Heard of the term “Generation G”? As opposed to the greedy 80s, “G” stands for “generosity” today. The concept clicked for me as I was reading one of my favorite sites – trendwatching.com – a little while back. The term sums up “the growing importance of ‘generosity’ as a leading societal and business mindset.” We’ve been burned by corporate greed, shameless Wall street gambles and a handy recession that took us to the brink of economic Armageddon. So people seem to be looking for companies and organizations that actually care about the customer and the environment. Trendwatching points out that these warm cuddlies have jived well with “an online-fueled culture of individuals who share, give, engage, create and collaborate in large numbers.”
Trendwatching includes, “for many, sharing a passion and receiving recognition have replaced ‘taking’ as the new status symbol.” YouTube, Flickr, Wikipedia, free stuff on Craigslist are vehicles for this trend towards community thinking and collaboration that rejects dated dog-eat-dog aggression. And the trend towards generous living is not just limited to sharing resources online. If you are a billionaire today, there is positive pressure on you to give. High-profile pack leaders like Bill and Melinda Gates and Warren Buffet are persuading peers to donate huge parts of their fortune to charity. In fact, Bill Gates and Warren Buffet with $53 billion and $47 billion fortunes respectively, have set what they call the Giving Pledge, a list of 40 members American billionaires that they have persuaded to give away at least half their wealth during their life or when they pass – click here for the list of who has signed up so far. The Financial Times published an article last week announcing that Facebook founder and billionaire, Mark Zuckerberg, has just opted to join the list.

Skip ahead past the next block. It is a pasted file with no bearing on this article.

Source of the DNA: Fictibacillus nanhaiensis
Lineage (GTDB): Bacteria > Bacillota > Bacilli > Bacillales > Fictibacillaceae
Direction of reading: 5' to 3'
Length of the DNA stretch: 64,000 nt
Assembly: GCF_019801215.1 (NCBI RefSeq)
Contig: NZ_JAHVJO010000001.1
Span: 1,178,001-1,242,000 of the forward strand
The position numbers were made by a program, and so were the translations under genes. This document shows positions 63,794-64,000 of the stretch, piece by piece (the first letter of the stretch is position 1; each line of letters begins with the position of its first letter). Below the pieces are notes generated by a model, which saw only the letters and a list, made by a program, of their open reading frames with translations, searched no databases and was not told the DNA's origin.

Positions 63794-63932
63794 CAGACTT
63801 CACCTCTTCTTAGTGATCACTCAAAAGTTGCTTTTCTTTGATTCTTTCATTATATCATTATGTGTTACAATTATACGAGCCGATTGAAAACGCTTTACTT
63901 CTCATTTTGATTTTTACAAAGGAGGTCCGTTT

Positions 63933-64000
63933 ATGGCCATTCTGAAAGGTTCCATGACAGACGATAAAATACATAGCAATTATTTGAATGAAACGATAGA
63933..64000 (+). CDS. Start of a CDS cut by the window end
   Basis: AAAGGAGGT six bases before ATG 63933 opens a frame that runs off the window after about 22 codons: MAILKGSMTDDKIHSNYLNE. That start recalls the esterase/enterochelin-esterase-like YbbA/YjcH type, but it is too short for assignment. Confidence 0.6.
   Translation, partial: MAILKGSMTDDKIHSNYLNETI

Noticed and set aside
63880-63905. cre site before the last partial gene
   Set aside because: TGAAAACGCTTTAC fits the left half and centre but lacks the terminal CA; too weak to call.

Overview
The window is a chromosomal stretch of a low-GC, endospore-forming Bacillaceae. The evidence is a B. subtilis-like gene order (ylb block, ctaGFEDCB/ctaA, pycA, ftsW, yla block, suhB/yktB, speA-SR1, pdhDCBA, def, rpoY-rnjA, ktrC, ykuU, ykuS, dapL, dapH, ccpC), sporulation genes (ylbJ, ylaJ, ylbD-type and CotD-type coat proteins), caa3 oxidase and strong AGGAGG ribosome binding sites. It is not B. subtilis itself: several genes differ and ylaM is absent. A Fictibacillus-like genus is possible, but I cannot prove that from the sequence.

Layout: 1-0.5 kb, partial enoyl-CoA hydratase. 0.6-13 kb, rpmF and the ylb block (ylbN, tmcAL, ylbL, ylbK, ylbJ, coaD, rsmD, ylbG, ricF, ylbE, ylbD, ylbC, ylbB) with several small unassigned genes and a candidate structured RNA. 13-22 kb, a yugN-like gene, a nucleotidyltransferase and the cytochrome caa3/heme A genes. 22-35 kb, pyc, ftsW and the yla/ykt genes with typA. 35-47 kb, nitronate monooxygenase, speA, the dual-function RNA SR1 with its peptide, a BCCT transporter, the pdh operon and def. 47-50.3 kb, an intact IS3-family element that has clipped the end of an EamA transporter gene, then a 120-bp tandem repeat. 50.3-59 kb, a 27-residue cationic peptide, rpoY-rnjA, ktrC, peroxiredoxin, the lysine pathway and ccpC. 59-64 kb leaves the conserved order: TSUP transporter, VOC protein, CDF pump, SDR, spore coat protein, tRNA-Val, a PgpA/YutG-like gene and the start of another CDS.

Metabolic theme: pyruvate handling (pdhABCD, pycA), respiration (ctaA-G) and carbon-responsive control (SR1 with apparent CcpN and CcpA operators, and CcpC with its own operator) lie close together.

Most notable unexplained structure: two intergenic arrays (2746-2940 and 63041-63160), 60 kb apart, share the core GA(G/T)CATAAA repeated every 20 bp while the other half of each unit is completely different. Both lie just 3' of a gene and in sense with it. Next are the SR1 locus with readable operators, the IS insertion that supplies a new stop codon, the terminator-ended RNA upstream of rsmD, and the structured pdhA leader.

What I think is especially interesting, is that this kind of billionaire generosity is not all limited to the rich in developed countries. A couple of months ago, Bill Gates and Warren Buffett hosted a dinner in China for the über-rich (including movie star Jet Li). Gates said that he may head to India to have a similar gathering next year with that country’s emerging community of extremely wealthy tycoons. Increasing wealth in these countries is going to increase pressure on them to give and share. Some stats that back this prediction:
“86% of global consumers believe that business needs to place at least equal weight on society’s interests as on business’ interests.
78% of Indian, 77% of Chinese and 80% of Brazilian consumers prefer brands that support good causes, compared to 62% of global consumers.
8 in 10 consumers in India, China, Mexico and Brazil expect brands to donate a portion of their profits to support a good cause. (Source: Edelman, November 2010.)” trendwatching.com
April 2010 marked a milestone in China when megawealthy 88-year old Yu Pengnian took the stage as a billionaire philanthropist. His foundation today is impressive by anyone’s yard stick: $260 million in bank deposits and a $1 billion Hong Kong and Shenzhen property portfolio that is projected to bring in $50 million annually in cash. The Chronicle of Philanthropy showcased Li Ka-shing who in 2006 announced a $10-billion cash infusion of his own money to his Li Ka Shing Foundation, building a philanthropy powerhouse that is stiff competition for some of the best American foundations.
This post isn’t intended as fodder for the “China is taking over” crowd but rather to show that Big Generosity is increasingly a worldwide phenomenon. Living generously is no longer a lifestyle restricted to the pious few. It is not geographically or culturally defined. Giving is good and it is universal. A recession will not stop this. If anything, economic downturns spur creativity and a sense of interdependence that isn’t as prevalent in years of plenty. While the stark figures of fundraising bottom lines may have suffered since 2008, the shift towards generosity is growing and it is shining in the East.